Shannon Chamber CEO Helen Downes with Key Capital’s head of corporate finance Jonathan Dalton and director Tero Tiilikainen. Photo: Eamon Ward.
Irish capital markets have developed considerably since the financial crisis to the point that it is now a great time for SMEs to be raising finance. This was the clear message delivered this week at a seminar in Shannon, organised by Shannon Chamber in conjunction with corporate finance, private wealth management and investment management company, Key Capital, who have been sourcing finance and providing strategic advice to Irish companies for the past fifteen years.
Keynote speakers at the event, Key Capital’s head of corporate finance Jonathan Dalton and director Tero Tiilikainen captured the attention of an audience of progressive SMEs with their frank and in-depth analysis of the types of funding now available to companies. Stating that there is no perfect form of capital, their advice to companies was to understand the different forms of capital and how they differ before looking for it, and most importantly, to know what it is to be used for.
The capital available in Ireland today reflects the investment environment. Post-recession, vulture funds were investing in distressed funds whereas today, a new group of investment funds are investing in success and know how to pick winners.
The experts’ advice to companies seeking investment was: “Know how to successfully pitch to investors. Establish what you are doing well, focus on this, be ambitious, have an achievable business plan, be realistic, present numbers with confidence and, know your business.
“Most owners focus on products but institutional investors don’t care about products,” they said.
“Investors can tell if your product is successful from looking at the top line of the P&L. They want to know if it’s a great business, how well it’s being run and what the investment highlights of the business are.
“Equity investors, backing exits and sales, funding growth, facilitating a management buy-outs or succession planning, or restructuring shareholding, will typically choose to invest in a company with strong management, a protected market position, intellectual property, good systems and processes, strong strategic vision, proven market appetite, attractive margins, and long-term cash generation. They are looking for a business plan and a management team they can back,” they added.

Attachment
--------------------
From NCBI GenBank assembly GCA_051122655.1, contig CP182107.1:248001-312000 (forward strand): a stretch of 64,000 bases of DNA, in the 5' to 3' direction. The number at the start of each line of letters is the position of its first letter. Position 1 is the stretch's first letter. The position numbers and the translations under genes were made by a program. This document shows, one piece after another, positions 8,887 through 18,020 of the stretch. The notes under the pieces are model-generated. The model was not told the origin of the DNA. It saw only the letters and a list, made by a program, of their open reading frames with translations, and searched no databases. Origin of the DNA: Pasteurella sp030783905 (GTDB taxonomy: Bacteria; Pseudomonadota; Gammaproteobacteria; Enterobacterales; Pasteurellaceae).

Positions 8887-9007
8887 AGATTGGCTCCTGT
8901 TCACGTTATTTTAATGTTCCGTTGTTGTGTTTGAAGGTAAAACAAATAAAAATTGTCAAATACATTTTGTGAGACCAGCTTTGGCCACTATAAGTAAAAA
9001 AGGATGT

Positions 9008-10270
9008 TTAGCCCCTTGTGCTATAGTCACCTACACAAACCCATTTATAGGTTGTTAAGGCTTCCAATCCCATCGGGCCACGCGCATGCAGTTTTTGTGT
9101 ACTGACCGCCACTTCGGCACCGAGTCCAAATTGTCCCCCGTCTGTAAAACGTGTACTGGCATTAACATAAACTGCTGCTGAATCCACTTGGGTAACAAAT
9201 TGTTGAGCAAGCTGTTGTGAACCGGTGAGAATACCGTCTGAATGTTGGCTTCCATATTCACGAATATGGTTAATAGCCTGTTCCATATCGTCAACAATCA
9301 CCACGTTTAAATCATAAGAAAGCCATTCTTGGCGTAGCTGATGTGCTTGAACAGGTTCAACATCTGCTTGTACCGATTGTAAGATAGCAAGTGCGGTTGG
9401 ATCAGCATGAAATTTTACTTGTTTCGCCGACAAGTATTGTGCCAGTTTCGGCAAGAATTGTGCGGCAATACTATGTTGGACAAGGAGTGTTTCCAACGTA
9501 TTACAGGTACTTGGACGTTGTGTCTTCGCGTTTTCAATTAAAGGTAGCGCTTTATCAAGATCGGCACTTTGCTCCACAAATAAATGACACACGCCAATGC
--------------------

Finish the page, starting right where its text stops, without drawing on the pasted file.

Their parting advice to attendees pitching for investment was: “Tell your story, make it easy for investors to understand the pitch, anticipate and pre-empt rather than be on the back foot. With investors looking at dozens of companies each week, it’s critical to stick to numbers as that’s what investors are most comfortable with,” they added.
Speaking after the event, Dalton said: “There’s never been a better time for Irish SMEs to raise capital. More importantly, there are different forms of capital out there seeking to back a variety of investments. This means that capital is being priced better and in accordance with the risk it’s bearing. That’s a tremendous benefit to Irish companies.”
Attendance at the seminar reflected the appetite by businesses to better understand the new forms of capital entering the market every day. Shannon Chamber’s chief executive Helen Downes commented: “Private equity is as laser focused as Lean, something which Shannon-based companies are becoming extremely proficient in. This should stand to them if seeking additional equity for their businesses.”